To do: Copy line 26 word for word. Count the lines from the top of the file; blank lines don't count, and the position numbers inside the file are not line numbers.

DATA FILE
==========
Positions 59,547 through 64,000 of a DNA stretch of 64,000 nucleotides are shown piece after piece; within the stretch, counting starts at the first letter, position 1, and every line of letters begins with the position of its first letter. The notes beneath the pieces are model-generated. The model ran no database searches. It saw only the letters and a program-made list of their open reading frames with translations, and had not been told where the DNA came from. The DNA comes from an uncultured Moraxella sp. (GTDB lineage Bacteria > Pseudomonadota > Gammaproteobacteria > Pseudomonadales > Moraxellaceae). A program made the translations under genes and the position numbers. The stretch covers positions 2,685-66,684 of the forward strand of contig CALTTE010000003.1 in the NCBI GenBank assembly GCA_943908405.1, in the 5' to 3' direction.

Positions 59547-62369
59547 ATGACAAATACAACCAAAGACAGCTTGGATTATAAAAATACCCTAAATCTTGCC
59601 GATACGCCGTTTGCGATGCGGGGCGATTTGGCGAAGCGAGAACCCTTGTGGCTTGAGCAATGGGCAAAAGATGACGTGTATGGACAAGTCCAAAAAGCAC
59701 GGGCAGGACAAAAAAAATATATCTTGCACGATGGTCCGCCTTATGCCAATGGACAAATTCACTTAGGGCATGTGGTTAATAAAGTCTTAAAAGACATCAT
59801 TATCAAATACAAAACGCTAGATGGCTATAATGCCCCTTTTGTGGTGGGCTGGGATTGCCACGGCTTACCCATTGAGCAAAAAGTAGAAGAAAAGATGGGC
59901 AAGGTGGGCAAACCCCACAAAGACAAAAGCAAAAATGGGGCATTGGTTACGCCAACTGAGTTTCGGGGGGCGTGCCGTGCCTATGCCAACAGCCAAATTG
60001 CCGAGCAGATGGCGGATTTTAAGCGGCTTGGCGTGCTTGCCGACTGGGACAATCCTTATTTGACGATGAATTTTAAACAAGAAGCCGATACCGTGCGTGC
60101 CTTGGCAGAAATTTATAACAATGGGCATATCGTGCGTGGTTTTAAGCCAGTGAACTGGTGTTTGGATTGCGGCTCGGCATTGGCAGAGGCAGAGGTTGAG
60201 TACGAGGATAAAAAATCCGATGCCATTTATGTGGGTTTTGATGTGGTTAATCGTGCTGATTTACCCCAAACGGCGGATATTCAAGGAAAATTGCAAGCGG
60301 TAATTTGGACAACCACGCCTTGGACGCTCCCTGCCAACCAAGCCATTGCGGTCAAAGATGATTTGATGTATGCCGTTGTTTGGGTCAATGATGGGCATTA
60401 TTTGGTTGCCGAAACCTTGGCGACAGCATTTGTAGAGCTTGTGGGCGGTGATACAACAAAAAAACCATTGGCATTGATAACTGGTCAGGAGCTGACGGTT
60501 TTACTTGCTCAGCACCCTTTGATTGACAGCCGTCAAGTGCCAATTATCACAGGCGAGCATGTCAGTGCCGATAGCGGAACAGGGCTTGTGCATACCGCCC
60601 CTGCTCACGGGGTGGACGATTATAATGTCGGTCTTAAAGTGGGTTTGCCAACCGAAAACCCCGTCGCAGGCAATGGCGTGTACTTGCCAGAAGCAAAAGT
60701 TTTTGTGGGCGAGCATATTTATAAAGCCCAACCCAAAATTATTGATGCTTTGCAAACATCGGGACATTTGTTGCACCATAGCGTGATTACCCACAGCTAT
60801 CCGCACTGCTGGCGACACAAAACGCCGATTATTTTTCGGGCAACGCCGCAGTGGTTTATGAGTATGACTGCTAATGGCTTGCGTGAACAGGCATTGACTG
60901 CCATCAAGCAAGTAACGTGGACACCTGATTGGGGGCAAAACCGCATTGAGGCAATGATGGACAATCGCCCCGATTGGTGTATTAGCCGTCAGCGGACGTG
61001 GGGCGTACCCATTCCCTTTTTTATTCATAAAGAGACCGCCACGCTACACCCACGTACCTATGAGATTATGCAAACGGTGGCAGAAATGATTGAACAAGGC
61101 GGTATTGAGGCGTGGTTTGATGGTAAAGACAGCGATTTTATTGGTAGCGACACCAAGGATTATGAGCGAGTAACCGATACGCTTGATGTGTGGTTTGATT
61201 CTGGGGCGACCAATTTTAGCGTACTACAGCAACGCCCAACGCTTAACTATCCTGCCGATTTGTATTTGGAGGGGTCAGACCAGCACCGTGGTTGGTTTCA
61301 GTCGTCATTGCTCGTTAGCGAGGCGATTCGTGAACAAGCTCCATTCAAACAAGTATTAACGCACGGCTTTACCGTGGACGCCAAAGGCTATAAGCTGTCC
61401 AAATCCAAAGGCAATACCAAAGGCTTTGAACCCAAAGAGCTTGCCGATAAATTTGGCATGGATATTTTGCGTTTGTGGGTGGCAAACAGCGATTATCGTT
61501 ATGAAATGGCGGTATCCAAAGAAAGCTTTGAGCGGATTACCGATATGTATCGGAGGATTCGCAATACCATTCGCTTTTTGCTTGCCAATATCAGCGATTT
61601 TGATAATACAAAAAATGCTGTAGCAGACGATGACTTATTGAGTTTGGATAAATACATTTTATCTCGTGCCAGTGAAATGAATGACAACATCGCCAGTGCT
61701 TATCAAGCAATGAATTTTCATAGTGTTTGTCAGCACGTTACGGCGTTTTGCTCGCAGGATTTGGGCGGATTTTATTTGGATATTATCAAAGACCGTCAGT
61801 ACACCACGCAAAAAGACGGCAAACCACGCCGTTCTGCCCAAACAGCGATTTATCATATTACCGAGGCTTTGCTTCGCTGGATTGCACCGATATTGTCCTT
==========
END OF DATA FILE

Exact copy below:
61801 ACACCACGCAAAAAGACGGCAAACCACGCCGTTCTGCCCAAACAGCGATTTATCATATTACCGAGGCTTTGCTTCGCTGGATTGCACCGATATTGTCCTT